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Even if you have really good soil and a lot of sunlight, there are still plenty of things that can go wrong with your garden and keep it from turning out the way you had envisioned it would be.
I have rocky, sandy soil and a lot more shade than sun, so my poor little garden is already at a bit of a disadvantage, and my first few years I made plenty of beginner gardening mistakes.
Let’s just say it’s a good thing I’m not trying to depend on my garden to be my only source of food! I can only imagine the pressure that farmers and homesteaders must have felt back in the days when the success of their crops would decide whether they would go hungry that winter or not.
I still make plenty of mistakes now, too. When things get busy, I don’t put quite as much time into properly preparing the soil like I know I should. And there usually comes a point in the summer when it’s just so hot and humid that I basically give up on weeding completely.
Over the years, though, I’ve gradually learned how to make my garden a little bit more successful. It’s still pretty small, and it’s definitely not going to win any prizes for being the prettiest or the most neatly organized garden, but at least it’s better than it used to be 🙂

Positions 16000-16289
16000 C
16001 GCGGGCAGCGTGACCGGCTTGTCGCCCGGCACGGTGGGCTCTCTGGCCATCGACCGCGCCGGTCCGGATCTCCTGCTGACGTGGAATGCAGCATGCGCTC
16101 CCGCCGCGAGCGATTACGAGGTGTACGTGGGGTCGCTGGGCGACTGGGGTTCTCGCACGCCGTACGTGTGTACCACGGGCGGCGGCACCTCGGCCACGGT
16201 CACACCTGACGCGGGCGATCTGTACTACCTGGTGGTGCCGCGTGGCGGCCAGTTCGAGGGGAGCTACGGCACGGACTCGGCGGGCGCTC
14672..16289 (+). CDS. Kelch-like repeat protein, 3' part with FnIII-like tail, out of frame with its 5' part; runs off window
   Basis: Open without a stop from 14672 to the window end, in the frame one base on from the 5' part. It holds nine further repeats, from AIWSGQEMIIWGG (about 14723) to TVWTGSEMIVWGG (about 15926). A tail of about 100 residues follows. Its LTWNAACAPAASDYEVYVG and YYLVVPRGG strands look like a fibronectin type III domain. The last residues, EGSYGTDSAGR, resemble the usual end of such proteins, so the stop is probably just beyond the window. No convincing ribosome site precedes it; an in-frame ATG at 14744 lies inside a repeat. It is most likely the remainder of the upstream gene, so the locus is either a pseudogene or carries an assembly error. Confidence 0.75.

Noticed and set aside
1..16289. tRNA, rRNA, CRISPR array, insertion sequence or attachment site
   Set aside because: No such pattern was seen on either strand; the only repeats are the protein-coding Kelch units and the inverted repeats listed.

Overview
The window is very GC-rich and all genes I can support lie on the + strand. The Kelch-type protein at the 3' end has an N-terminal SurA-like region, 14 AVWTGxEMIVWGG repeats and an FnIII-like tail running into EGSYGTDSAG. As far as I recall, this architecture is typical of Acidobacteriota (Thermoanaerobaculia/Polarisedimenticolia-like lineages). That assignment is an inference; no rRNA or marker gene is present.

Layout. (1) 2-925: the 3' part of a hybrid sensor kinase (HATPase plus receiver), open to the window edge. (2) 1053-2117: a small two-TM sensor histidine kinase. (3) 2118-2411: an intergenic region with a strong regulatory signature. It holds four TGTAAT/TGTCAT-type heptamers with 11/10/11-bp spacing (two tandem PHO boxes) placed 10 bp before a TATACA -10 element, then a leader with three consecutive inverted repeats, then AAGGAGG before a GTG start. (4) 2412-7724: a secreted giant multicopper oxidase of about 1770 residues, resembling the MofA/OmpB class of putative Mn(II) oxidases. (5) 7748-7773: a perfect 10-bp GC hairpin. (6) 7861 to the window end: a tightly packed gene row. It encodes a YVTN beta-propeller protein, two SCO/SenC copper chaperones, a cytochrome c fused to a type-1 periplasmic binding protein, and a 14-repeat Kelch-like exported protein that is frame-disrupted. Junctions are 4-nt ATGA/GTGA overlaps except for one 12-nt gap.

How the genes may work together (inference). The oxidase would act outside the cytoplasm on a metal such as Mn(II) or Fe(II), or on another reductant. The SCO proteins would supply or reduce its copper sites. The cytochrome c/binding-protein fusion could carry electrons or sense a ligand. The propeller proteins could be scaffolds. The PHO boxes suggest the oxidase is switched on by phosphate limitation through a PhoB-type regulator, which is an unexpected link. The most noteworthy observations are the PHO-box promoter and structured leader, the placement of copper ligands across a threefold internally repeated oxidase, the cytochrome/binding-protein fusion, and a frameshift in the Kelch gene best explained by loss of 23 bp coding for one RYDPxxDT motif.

(And, yes, if you’re wondering, the picture above is one I took of my garden a couple of years ago. It was my second year gardening, and it was early in the season before I had let the weeds take over, so that’s why it still looks pretty neat.)
These four beginner gardening mistakes are all ones that I’ve made, and, if this is your first year gardening, hopefully you can avoid making the same mistakes I did and have a better chance at a successful first garden!
4 Beginner Gardening Mistakes to Avoid:
1) Planting Too Many Varieties of Veggies
When you’re just starting out with a garden, it’s a good idea to keep it as simple as possible for the first year. It’s tempting to want to try a little of everything, but you’ll have a much better chance of having a successful garden if you focus on just a few varieties for the first year and then add in others the next year.